Late-afternoon spring air and light were streaming in through garage doors swung open in the bright, handsome space - a former car-and-dog-wash business brilliantly transformed into a post-industrial enclave of hipness. The clear, crisp and delicious, made-on-site pilsner I was sipping was the perfect drink for the occasion. Also perfect: the title of the lilting Black Keys tune "These Days" playing while I enjoyed that pint of Stop 18 ($5) - a beer named for the streetcar drop-off spot that long ago anchored the neighborhood. Welcome to chic Lineage Brewing in contemporary Clintonville.

Late-afternoon spring air and light were streaming in through garage doors swung open in the bright, handsome space - a former car-and-dog-wash business brilliantly transformed into a post-industrial enclave of hipness. The clear, crisp and delicious, made-on-site pilsner I was sipping was the perfect drink for the occasion. Also perfect: the title of the lilting Black Keys tune "These Days" playing while I enjoyed that pint of Stop 18 ($5) - a beer named for the streetcar drop-off spot that long ago anchored the neighborhood. Welcome to chic Lineage Brewing in contemporary Clintonville.

Open about a year, Lineage - which recently made the short list of best new breweries in America picked by BeerAdvocate, a respected and influential national trade magazine - mirrors much of what makes Clintonville so inviting these days. It's smart, fashionable, and exuberant, and it continues to redefine and upgrade itself.

For instance, although you still order at the bar, Lineage has evolved from a craft brewery taproom offering a few snacks to a brewpub that just rolled out a spring menu that includes several interesting appetizers, sandwiches and weekend specials. Spoiler alert: You're still coming here for the beer and ambience, but if you stay for the food, you'll be mostly pleased.

If pilsner isn't your spring fling, worry not, because the beer roster here is versatile and changes frequently (a new cask-conditioned draft is released every Thursday). If you're thirsty and inquisitive, playing the field with a $10 sampler (six five-ounce pours) is the best strategy.

The best food deals are Lineage's sandwiches: three bold and hearty constructions on perfectly toasted, good ciabatta rolls ($9 to $10, served with chips). The best sandwich is the messy but irresistible Miss Dixie Southern-style Meatloaf, in which contrasting garnishes - tangy, rich pimento cheese and aggressively pickled green tomatoes - flatter uncommonly tender slabs of bell pepper-studded meatloaf. My added side of minty, thin green beans ($3) would have benefited from oil, vinegar or a sauce.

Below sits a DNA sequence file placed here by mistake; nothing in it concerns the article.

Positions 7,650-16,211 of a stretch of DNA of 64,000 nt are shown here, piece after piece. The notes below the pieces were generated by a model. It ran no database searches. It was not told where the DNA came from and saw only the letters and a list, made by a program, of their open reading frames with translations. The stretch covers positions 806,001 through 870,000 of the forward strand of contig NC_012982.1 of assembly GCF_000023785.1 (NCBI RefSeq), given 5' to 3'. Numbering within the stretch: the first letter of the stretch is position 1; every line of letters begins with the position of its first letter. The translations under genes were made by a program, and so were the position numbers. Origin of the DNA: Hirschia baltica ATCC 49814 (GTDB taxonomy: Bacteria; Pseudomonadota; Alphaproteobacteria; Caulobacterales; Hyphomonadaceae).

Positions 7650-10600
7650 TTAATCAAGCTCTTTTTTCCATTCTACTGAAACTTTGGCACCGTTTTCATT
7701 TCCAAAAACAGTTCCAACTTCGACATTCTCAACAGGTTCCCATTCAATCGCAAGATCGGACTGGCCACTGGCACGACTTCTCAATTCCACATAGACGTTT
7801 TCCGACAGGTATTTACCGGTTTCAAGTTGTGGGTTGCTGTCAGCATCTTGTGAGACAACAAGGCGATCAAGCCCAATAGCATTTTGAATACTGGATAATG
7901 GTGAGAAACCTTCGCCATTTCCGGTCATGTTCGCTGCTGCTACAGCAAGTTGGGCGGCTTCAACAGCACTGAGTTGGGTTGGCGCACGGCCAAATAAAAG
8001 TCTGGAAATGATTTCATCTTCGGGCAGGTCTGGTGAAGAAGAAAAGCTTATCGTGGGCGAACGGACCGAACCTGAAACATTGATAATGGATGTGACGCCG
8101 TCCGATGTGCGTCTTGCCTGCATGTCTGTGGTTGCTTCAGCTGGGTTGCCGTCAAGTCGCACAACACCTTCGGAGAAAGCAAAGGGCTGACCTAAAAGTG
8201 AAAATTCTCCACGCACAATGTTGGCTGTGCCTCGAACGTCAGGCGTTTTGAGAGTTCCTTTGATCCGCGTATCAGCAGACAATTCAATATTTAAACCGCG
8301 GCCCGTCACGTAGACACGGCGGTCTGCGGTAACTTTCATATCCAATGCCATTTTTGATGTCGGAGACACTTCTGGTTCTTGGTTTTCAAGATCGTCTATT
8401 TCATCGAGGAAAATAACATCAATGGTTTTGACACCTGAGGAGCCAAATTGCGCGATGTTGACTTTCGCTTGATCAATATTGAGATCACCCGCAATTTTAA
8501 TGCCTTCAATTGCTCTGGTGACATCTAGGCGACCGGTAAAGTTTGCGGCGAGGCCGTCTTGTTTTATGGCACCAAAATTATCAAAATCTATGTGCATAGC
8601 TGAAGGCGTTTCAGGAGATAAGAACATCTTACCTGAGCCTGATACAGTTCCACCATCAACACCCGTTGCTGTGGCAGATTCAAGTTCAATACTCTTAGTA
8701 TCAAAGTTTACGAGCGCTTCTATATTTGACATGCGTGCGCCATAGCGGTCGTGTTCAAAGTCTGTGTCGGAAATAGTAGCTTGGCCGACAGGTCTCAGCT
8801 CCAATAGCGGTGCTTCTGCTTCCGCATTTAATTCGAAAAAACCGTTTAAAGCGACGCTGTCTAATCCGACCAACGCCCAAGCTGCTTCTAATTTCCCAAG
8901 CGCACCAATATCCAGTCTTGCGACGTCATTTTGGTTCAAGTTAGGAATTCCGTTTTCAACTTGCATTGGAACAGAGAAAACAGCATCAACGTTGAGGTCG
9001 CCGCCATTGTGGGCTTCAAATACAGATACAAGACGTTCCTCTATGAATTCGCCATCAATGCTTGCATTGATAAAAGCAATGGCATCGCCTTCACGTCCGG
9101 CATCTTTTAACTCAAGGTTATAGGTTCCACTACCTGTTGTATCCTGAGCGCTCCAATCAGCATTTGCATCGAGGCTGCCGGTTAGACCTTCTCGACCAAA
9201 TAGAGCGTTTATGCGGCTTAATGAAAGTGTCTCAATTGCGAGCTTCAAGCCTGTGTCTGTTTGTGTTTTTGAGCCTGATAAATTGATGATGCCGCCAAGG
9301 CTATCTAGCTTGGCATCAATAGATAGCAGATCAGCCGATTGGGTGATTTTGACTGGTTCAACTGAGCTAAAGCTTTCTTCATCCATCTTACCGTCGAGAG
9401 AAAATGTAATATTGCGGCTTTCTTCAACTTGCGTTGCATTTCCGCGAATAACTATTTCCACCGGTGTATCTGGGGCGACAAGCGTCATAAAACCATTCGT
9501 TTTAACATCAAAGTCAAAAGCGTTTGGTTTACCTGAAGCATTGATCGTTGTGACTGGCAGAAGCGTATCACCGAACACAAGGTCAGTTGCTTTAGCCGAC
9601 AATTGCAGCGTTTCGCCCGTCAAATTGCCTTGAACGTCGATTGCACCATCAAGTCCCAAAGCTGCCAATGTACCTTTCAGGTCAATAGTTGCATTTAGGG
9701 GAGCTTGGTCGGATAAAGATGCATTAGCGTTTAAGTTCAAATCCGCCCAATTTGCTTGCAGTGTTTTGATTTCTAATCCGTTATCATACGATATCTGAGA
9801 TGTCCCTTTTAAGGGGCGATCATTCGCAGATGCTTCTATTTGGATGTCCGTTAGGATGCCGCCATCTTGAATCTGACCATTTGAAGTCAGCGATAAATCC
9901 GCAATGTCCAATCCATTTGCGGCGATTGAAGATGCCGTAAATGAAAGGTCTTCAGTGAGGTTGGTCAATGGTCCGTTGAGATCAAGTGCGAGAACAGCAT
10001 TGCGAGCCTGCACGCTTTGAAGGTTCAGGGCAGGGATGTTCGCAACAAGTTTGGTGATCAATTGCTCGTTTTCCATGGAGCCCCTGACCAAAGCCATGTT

Peppery, warm and herby pulled pork, plus a profusion of red cabbage slaw flavored with celery seed, combine for the fine Carol Carib Pork Jerk. Vegan eaters can also score something far-from-boring with the herby and garlicky Purple Dragon veggie sandwich. Heft comes from an under-seasoned white bean puree enlivened by a bright chive pesto; natural sweetness arrives via thick, long-roasted eggplant discs and red peppers.

Soup's on, and like most of Lineage's food, the zesty, pulpy and thick Tomato Bisque ($5) offers rustic allure and modern style, if little finesse. Ditto for the fresh Seasonal Salad ($7) - a bed of mesclun leaves blanketed with diced carrots, cucumbers and a few radishes, all flavored by a garlicky, pasty and unusual dressing.

Pork Belly Lettuce Wraps make a nice - if pricey ($12) - Korean-style beer snack, incorporating three Napa cabbage leaves cradling warm and smoky slab bacon garnished with crushed peanuts and snow peas seasoned with ginger and sesame oil. A little jar of kimchi accompanies the dish.

Show up early on weekends and you can get a citrusy, light, peppery and refreshing Bloody Mary ($7) and Chicken Chilaquiles ($11). The rest of the menu is still available, which is good to know, because by the time my almost-warm chilaquiles arrived with a flavorful red mole sauce but overcooked eggs and negligible chicken, I could've eaten three other courses.

Buttery, flaky, modest-sized, pretty Hand Pies ($9) are also featured - my favorite was the weekend-only breakfast version with soft scrambled eggs, a few cheesy potatoes and first-rate sausage gravy. On the side: nifty, cinnamon-scented, cooked and chilled apples.

Everything isn't perfect at Lineage, but these days, it's sure great to have an ever-better brewpub serving dinner and brunch in ever-better Clintonville.